Apple Delays International iPad Launch, While Israel Bans the Mobile Device
It is possible to be too successful for one's own good, and in the case of the Apple iPad, that is translating into a product shortage that will delay the worldwide launch of the much-hyped tablet.
Having delivered 500,000 devices in the first week of availability, Apple (NASDAQ: AAPL) was forced this week to concede it cannot deliver enough to match worldwide demand.
"Demand is far higher than we predicted and will likely continue to exceed our supply over the next several weeks as more people see and touch an iPad. We have also taken a large number of pre-orders for iPad 3G models for delivery by the end of April," the company said in a statement.
As a result, Apple will postpone the international launch of iPad by one month, until the end of May. It will begin taking online pre-orders on May 10, when it will announce prices.
The iPad's Wi-Fi model went on sale on April 3 and sold out at retail in about a week. There had been rumors of a parts shortage delaying the launch that didn't materialize, but clearly Apple can't keep up with demand.
The iPad's 3G-capable model, which costs $130 more than the Wi-Fi-only model at the same storage capacity, is due at the end of the month. That might not be as taxing on Apple, as one analyst noted that two-thirds of iPad presales were for the Wi-Fi model.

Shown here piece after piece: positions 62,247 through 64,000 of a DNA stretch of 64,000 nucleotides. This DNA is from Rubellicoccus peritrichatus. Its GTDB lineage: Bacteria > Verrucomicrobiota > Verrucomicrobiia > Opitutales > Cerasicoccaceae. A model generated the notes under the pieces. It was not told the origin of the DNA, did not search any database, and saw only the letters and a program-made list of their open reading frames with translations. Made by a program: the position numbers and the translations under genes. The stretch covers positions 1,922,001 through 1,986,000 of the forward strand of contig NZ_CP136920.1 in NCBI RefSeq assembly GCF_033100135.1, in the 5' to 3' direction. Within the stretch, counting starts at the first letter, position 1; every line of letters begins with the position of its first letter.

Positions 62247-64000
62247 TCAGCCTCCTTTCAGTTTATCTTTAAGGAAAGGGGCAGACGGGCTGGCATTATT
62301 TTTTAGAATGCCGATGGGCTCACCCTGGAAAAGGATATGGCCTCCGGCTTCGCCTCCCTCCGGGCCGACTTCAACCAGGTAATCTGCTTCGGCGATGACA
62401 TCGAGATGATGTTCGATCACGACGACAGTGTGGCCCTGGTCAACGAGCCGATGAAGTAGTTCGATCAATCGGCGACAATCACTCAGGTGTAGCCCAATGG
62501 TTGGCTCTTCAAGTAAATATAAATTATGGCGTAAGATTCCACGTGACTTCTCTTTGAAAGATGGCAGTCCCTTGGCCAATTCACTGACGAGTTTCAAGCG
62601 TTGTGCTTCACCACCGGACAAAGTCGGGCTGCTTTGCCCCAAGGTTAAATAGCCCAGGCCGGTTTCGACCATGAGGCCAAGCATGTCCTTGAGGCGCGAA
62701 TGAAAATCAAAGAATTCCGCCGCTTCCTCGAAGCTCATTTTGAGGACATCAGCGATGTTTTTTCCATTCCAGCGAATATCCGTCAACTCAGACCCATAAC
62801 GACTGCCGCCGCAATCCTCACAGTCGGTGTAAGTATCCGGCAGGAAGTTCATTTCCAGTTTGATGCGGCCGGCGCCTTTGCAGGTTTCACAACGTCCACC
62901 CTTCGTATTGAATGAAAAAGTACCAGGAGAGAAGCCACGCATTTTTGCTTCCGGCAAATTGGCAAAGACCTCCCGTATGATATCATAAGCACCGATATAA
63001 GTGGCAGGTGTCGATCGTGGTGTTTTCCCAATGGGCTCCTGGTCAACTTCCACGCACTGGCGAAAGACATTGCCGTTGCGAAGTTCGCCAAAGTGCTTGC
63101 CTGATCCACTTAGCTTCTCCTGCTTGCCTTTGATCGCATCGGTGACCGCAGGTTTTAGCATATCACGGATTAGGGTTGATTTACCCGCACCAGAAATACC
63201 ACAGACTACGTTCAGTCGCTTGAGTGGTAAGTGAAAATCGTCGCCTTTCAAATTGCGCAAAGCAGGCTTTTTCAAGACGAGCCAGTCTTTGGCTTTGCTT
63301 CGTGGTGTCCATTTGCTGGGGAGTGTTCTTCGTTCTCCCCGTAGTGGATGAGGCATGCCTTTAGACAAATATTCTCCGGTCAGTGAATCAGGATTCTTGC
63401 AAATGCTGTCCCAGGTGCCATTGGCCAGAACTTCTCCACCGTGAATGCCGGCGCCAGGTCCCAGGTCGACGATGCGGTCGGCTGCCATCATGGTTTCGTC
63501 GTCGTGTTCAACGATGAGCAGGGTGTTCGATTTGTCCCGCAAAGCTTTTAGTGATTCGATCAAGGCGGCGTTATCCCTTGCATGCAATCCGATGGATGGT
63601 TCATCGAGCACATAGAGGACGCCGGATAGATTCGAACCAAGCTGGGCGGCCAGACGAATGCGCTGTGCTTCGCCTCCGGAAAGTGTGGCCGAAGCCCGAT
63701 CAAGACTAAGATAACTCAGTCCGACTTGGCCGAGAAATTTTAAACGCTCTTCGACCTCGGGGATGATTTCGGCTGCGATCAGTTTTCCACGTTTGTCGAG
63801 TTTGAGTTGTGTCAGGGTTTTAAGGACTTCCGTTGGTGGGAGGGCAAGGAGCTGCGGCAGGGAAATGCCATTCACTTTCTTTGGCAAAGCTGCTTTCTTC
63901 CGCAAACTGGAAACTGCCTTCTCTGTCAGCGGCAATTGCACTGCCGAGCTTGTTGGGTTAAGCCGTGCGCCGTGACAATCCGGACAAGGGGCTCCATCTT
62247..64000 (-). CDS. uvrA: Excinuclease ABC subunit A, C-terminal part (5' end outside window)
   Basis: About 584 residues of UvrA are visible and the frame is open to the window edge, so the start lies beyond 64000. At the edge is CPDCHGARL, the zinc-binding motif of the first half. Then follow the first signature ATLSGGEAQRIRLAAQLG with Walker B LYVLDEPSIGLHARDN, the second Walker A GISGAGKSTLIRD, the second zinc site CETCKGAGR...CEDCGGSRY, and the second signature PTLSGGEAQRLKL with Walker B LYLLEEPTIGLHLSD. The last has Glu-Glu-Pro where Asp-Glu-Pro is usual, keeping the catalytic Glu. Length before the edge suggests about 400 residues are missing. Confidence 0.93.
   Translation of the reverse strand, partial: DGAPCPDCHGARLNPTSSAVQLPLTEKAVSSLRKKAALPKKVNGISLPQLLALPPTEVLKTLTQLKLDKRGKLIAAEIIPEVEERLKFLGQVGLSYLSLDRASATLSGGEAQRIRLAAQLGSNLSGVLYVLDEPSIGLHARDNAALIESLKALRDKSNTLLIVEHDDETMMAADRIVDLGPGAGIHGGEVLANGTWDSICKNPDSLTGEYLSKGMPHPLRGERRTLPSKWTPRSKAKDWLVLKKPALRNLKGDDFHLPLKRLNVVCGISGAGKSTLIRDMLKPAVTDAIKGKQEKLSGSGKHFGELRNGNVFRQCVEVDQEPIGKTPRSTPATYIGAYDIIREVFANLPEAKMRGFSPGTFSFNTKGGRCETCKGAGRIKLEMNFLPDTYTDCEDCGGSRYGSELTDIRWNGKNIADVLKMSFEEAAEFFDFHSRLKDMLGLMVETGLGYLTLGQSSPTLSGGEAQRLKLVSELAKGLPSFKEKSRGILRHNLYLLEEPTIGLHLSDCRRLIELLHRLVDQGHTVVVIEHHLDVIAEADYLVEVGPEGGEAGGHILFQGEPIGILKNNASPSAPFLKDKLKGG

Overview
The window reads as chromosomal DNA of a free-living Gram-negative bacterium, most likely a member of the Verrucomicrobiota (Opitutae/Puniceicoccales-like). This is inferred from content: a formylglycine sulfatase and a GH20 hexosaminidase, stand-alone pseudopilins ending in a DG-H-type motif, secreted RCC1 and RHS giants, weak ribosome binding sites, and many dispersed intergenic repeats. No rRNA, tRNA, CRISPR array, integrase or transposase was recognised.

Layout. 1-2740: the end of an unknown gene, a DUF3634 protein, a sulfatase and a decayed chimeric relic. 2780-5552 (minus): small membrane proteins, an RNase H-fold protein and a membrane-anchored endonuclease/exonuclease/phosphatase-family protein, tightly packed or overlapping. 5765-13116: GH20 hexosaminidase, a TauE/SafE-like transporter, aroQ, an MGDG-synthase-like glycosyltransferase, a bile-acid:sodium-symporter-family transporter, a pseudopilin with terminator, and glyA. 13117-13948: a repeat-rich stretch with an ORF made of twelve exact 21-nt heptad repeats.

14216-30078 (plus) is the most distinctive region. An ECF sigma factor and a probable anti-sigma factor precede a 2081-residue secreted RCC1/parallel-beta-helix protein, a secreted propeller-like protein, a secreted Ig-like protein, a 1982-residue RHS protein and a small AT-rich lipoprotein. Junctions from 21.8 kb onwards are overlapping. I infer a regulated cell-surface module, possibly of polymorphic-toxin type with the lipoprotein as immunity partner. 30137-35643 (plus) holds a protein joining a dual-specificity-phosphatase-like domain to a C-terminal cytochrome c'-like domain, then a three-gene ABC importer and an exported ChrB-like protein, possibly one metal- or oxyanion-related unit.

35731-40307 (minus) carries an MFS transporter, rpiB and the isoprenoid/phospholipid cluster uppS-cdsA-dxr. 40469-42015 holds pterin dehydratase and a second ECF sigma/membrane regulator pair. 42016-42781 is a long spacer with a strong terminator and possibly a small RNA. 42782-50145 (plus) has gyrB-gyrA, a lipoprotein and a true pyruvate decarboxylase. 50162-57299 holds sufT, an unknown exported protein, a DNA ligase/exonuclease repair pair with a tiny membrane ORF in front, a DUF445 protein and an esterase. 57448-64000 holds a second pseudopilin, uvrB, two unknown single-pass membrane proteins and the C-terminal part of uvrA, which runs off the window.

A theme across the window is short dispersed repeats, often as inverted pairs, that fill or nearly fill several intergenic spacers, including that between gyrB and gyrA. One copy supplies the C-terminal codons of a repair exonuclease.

Meanwhile, demand to keep up must be exacting quite a toll on the employees of Foxconn, Apple's manufacturing partner in China. The UK Telegraph reports that four Foxconn employees have attempted suicide in the past month, and one succeeded. All reported being under considerable stress.
iPad Banned in Israel
The iPad may be hot in the U.S., but in Israel, it's hot in another way. The daily publication Haaretz reports that the Communications Ministry has blocked the import of iPads to Israel, and the customs authority has been directed to confiscate them. Ben-Gurion International Airport now has 10 iPads sitting in a back room as a result.
The reason for the ban is that the ministry has not given the device categorical approval required for wireless devices and says the Wi-Fi used in the iPad is not compatible with Israeli standards. Israel uses lower-power Wi-Fi, similarly to Europe, so therefore, American Wi-Fi devices are not compatible, ministry officials argued.
Wi-Fi in the iPad has also been one of the few problem areas for American users, with some reporting spotty connection performance or signal losses. Apple has released some tips to help people fix the wireless performance.
Apple did not return requests for comment on the Foxconn incidents, Israel's policy or the foreign iPad rollout delay.